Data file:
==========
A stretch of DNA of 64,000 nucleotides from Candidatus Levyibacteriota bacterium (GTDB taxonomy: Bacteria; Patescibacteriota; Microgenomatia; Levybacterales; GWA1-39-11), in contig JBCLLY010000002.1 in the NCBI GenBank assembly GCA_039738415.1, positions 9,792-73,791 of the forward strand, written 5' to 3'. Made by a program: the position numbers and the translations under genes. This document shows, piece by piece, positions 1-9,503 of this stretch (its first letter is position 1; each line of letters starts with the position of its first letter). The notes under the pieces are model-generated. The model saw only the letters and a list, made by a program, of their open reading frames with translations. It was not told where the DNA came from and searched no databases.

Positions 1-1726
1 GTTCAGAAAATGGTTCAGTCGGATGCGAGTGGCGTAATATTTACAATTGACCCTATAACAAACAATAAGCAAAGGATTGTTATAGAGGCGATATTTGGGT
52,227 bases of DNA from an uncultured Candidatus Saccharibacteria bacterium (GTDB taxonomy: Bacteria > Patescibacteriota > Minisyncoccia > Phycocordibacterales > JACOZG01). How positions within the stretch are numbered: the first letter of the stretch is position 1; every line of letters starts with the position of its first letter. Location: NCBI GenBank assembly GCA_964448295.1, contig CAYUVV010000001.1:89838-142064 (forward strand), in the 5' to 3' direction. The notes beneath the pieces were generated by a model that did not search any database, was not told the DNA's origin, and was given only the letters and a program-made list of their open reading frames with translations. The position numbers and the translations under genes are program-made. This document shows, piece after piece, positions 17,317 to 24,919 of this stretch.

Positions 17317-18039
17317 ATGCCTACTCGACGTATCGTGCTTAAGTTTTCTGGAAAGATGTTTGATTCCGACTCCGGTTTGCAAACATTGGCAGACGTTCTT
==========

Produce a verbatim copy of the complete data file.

A stretch of DNA of 64,000 nucleotides from Candidatus Levyibacteriota bacterium (GTDB taxonomy: Bacteria; Patescibacteriota; Microgenomatia; Levybacterales; GWA1-39-11), in contig JBCLLY010000002.1 in the NCBI GenBank assembly GCA_039738415.1, positions 9,792-73,791 of the forward strand, written 5' to 3'. Made by a program: the position numbers and the translations under genes. This document shows, piece by piece, positions 1-9,503 of this stretch (its first letter is position 1; each line of letters starts with the position of its first letter). The notes under the pieces are model-generated. The model saw only the letters and a list, made by a program, of their open reading frames with translations. It was not told where the DNA came from and searched no databases.

Positions 1-1726
1 GTTCAGAAAATGGTTCAGTCGGATGCGAGTGGCGTAATATTTACAATTGACCCTATAACAAACAATAAGCAAAGGATTGTTATAGAGGCGATATTTGGGT
52,227 bases of DNA from an uncultured Candidatus Saccharibacteria bacterium (GTDB taxonomy: Bacteria > Patescibacteriota > Minisyncoccia > Phycocordibacterales > JACOZG01). How positions within the stretch are numbered: the first letter of the stretch is position 1; every line of letters starts with the position of its first letter. Location: NCBI GenBank assembly GCA_964448295.1, contig CAYUVV010000001.1:89838-142064 (forward strand), in the 5' to 3' direction. The notes beneath the pieces were generated by a model that did not search any database, was not told the DNA's origin, and was given only the letters and a program-made list of their open reading frames with translations. The position numbers and the translations under genes are program-made. This document shows, piece after piece, positions 17,317 to 24,919 of this stretch.

Positions 17317-18039
17317 ATGCCTACTCGACGTATCGTGCTTAAGTTTTCTGGAAAGATGTTTGATTCCGACTCCGGTTTGCAAACATTGGCAGACGTTCTT